Einstein's Luck

Einstein's Luck : Fact and Fiction in the History of Scientific Discovery

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Description

The great biologist, Louis Pasteur suppressed 'awkward' data because it didn't support the case he was making. John Snow, the 'first epidemiologist' was doing nothing others had not done before. Gregor Mendel, the supposed 'founder of genetics' never grasped the fundamental principles of 'Mendelian' genetics. Joseph Lister's famously clean hospital wards were actually notorious dirty. And Einstein's general relativity was only 'confirmed' in 1919 because an eminent British scientist cooked his figures. These are just some of the revelations explored in this book. Drawing on current history of science scholarship, "Fabulous Science" shows that many of our greatest heroes of science were less than honest about their experimental data and not above using friends in high places to help get their ideas accepted. It also reveals that the alleged revolutionaries of the history of science were often nothing of the sort. Prodigiously able they may have been, but the epithet of the 'man before his time' usually obscures vital contributions made their unsung contemporaries and the intrinsic merits of ideas they overturned. These distortions of the historical record mostly arise from our tendency to read the present back into the past. But in many cases, scientists owe their immortality to a combination of astonishing effrontery and their skills as self-promoters.show more

Product details

  • Paperback | 304 pages
  • 127.5 x 196.6 x 18.5mm | 222.26g
  • Oxford University Press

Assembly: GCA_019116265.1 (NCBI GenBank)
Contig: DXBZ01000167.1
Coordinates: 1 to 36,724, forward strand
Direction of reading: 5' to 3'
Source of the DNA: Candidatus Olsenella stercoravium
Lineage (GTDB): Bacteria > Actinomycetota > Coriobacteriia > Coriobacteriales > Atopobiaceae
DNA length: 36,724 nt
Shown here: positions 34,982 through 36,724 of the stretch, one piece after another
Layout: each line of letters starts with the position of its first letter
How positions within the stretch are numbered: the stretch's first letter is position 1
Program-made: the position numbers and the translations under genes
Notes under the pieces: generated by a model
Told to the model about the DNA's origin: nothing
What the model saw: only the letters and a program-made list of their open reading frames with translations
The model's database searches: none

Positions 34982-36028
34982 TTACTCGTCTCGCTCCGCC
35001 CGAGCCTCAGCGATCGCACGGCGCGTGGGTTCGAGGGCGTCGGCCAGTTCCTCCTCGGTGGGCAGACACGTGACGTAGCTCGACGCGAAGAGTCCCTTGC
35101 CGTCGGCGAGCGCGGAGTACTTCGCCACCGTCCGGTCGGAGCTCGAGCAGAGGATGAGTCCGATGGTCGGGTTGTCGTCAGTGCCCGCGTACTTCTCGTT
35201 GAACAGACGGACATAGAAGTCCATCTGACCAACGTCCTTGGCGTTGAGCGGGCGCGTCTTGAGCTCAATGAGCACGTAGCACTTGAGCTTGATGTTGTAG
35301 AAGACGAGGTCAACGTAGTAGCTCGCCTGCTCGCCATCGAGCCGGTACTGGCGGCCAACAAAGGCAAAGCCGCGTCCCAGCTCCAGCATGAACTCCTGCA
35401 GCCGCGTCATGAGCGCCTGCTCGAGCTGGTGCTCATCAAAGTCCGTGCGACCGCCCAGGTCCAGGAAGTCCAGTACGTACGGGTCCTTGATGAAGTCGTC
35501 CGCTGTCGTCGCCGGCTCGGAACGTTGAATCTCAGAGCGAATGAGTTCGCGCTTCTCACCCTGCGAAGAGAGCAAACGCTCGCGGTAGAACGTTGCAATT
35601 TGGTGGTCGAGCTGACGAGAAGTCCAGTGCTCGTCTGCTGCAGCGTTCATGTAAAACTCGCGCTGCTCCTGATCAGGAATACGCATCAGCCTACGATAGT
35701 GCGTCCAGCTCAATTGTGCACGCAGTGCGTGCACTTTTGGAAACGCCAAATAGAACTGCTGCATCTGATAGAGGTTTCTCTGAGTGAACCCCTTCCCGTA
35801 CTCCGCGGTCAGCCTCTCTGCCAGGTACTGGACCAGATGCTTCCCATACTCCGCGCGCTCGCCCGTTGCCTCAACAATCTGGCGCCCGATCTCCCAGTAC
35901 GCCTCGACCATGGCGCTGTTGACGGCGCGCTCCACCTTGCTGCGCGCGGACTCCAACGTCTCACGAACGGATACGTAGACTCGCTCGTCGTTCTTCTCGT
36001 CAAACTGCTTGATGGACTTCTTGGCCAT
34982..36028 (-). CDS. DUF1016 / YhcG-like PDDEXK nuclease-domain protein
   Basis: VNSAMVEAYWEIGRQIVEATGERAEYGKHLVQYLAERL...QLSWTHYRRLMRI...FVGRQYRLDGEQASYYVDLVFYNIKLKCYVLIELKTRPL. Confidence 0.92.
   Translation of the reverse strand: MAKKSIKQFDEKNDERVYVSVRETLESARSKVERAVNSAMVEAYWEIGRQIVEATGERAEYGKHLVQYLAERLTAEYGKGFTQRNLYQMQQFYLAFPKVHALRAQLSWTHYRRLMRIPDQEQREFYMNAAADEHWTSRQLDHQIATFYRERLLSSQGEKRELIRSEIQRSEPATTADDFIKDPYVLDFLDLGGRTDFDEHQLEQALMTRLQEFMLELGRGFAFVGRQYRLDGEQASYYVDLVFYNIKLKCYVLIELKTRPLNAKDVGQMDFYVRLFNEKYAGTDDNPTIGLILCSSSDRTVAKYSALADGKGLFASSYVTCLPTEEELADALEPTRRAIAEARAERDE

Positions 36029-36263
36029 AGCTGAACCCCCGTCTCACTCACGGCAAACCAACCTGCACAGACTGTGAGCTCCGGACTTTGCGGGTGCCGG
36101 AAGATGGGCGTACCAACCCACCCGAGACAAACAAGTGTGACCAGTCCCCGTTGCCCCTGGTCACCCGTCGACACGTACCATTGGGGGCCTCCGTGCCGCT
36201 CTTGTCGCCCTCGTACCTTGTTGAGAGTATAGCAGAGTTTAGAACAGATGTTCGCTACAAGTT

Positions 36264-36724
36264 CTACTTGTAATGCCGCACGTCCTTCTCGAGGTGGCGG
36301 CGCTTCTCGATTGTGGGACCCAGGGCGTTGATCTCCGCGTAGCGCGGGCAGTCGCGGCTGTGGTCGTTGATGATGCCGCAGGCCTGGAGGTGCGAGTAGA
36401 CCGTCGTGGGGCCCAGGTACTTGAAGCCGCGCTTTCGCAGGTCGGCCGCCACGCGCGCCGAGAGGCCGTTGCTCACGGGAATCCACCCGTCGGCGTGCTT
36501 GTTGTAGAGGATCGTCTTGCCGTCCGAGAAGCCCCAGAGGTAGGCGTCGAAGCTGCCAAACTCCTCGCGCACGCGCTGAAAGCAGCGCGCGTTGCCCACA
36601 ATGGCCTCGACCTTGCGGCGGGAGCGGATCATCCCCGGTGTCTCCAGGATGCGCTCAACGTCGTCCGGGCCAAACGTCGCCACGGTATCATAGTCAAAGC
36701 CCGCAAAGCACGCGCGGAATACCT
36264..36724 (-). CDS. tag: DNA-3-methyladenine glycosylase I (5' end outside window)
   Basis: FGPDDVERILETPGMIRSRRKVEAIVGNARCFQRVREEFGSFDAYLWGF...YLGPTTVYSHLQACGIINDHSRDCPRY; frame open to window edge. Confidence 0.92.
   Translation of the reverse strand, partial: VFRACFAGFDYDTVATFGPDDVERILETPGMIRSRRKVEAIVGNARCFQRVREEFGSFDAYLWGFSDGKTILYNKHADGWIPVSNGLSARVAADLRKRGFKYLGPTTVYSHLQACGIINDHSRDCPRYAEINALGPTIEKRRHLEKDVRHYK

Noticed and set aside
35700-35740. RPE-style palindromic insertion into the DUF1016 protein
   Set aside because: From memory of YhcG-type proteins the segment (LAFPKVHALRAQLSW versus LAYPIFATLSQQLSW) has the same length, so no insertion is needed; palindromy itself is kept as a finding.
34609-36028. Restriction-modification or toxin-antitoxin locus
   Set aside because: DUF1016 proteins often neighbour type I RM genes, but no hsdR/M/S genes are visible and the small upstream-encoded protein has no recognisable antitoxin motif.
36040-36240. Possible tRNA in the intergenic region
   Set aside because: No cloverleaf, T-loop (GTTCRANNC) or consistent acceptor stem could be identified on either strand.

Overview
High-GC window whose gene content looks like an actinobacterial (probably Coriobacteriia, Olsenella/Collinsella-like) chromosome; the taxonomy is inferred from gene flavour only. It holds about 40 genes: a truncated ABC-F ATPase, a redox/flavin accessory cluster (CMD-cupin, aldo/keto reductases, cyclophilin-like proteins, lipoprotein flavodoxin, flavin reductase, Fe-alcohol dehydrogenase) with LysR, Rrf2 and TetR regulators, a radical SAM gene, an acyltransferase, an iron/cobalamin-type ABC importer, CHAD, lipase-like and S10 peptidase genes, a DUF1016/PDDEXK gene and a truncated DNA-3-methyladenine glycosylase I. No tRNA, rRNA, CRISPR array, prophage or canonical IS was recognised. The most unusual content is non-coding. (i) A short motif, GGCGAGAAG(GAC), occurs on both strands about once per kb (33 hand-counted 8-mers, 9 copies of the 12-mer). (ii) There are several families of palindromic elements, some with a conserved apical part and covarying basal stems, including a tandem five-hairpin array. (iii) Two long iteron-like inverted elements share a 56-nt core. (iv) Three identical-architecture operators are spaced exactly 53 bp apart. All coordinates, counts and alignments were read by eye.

• Oxford, United Kingdom
  • English
  • New edition
  • New edition
  • 0192805673
  • 9780192805676

About John Waller

John Waller is Research Fellow at the Wellcome Trust Centre for the History of Medicine at University College London. He has taught at Harvard, Oxford, and London universities. He is the author of The Discovery of the Germ: Twenty Years that Transformed our Understanding of Disease.show more

Table of contents

List of illustrations; Acknowledgements; Introduction: what is history for?; PART 1: RIGHT FOR THE WRONG REASONS; 1. The pasteurization of spontaneous generation; 2. 'The battle over the electron'; 3. The eclipse of Isaac Newton: Arthur Eddington's 'proof' of general relativity; 4. Very unscientific management; 5. The Hawthorne studies: finding what you are looking for; Conclusion to Part 1: sins against science?; PART 2: TELLING SCIENCE AS IT WAS; 6. Myth in the time of cholera; 7. 'The priest who held the key': Gregor Mendel and the ratios of fact and fiction; 8. Was Joseph Lister Mr Clean?; 9. The Origin of Species by means of use-inheritance; 10. 'A is for ape, B is for Bible': science, religion, and melodrama; 11. Painting yourself into a corner: Charles Best and the discovery of insulin; 12. Alexander Fleming's dirty dishes; 13. 'A decoy of Satan'; Conclusion to Part 2: sins against history?; Notes on sources; Indexshow more

Review quote

"John Waller takes several of our treasured and carefully nurtured illusions about the nature of science and scientists, and systematically uses history to shatter them. Louis Pasteur, Joseph Lister, John Snow, Gregor Mendel--even Charles Darwin--will never be quite the same again."show more

Rating details

18 ratings
3.83 out of 5 stars
5 22% (4)
4 50% (9)
3 17% (3)
2 11% (2)
1 0% (0)
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